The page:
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Adamthwaite Archive

"The website IS the one-name study!"



Have you been helped by the information on this site?  If you would like to contribute to the cost of our DNA project, just £10 would help towards the cost of DNA kits!

December 2010 newsletter

This photo was taken by Paula, and shows the view from her house (I think it is looking across Morecambe Bay towards the Lake District) .... Thank you Paula for yet another super photo, and all I can say is that if I had a view like that I should spend all day looking out of the window!

bayview fell end 250px-Sequoyah

At the beginning of November, I went up to Ravenstonedale on the train (a super journey if you ever get the opportunity) to attend the inaugural meeting of the Ravenstonedale Parish History Society in the old High Chapel.  The event was very well attended, even though it was a terrible stormy night, and it looks as if the Society will succeed in bringing together plenty of useful and

Wishing you all a Merry Christmas and a Happy New Year!

Ravenstonedale Parish History Society

the old road through Fell End, Ravenstonedale (SM)

interesting information.  To find out more, visit the Ravenstonedale Community website  and if you would like to join the Society, here is the application form.


As a result of contacts made at the meeting, I have today received details of some Sedbergh Land Registry documents mentioning some Adamthwaites … I hope to expand the story about the ORANGE line of Adamthwaites after Christmas to include this new information.

Our Adamthwaite Family History Book

Quite a few people have expressed interest in either purchasing a copy of our Adamthwaite book, or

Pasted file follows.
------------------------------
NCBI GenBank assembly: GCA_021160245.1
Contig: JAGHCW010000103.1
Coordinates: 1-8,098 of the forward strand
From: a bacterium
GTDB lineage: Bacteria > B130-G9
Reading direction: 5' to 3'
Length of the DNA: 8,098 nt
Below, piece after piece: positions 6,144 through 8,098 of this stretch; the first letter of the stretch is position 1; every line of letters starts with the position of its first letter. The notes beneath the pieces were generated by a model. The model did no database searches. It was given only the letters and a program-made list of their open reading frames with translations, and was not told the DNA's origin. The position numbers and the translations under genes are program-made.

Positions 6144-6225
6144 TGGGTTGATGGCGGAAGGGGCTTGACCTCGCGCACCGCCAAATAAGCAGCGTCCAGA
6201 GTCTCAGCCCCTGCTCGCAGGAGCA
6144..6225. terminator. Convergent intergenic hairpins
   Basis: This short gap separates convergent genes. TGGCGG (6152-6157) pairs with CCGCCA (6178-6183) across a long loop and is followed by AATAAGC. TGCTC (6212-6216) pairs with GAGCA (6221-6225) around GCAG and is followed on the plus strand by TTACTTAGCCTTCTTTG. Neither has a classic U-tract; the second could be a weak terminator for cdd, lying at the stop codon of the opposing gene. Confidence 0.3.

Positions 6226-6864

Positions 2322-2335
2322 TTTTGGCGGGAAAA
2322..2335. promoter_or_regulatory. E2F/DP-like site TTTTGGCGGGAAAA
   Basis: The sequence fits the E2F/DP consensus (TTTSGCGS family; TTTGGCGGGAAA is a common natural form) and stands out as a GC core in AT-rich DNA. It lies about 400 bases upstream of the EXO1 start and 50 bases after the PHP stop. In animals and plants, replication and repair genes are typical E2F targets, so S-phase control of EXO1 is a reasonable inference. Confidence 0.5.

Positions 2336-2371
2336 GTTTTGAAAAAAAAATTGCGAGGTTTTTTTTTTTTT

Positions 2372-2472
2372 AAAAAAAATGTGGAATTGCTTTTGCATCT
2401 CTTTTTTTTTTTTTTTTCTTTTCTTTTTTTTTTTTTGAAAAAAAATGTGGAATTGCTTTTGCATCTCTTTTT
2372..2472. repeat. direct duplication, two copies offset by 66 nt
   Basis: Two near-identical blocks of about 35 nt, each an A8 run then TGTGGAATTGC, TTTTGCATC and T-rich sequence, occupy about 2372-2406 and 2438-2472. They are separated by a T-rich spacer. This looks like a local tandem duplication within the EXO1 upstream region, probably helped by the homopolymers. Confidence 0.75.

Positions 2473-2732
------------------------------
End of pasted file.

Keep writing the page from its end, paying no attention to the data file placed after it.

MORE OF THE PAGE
contributing articles and stories for inclusion.  This is a fairly long term project, so please do all start thinking about how you could be involved, and let me know so that I can gauge levels of interest.

On the DNA front ...

Opening up the Adamthwaite DNA Project on Family Tree DNA to people whose Family Finder results match my own and those of our other known Adamthwaite volunteer from the OLIVE line has created a lot of interest.  We currently have 24 members of the group – all of them interconnected in some way.  Although it is likely that many of these individuals are actually connected through other branches of my family, we have discovered a Fothergill descendant and I am currently trying to establish if her ancestor is linked to Sarah Fothergill who married my 4xgreat grandfather James Adamthwaite in 1789 in Kirkby Stephen.  See the information page about this new Family Finder DNA test which can be taken by either males or females and which can identify up to 5th cousins from any branch of your ancestry.


The other very interesting yDNA match that has just come along is a man who is almost an exact match with our two GREY line volunteers, who you will recall are both descended from John Adamthwaite and Sarah Steel.

• At 25 markers he is the only exact match with both of them.

• At 37 markers he matches our Canadian GREY line representative in 34 markers and our Australian representative in 35 markers.  No one else comes close to either of them.


I have been in touch with this man Alex GUESS, who has given me permission to share his VERY interesting ancestry with Adamthwaite researchers; although he does not carry the surname Adamthwaite.  Family Tree DNA data suggests that there is a 90% likelihood that he is connected to the Adamthwaites within the past 12 generations.


Alex told me  ...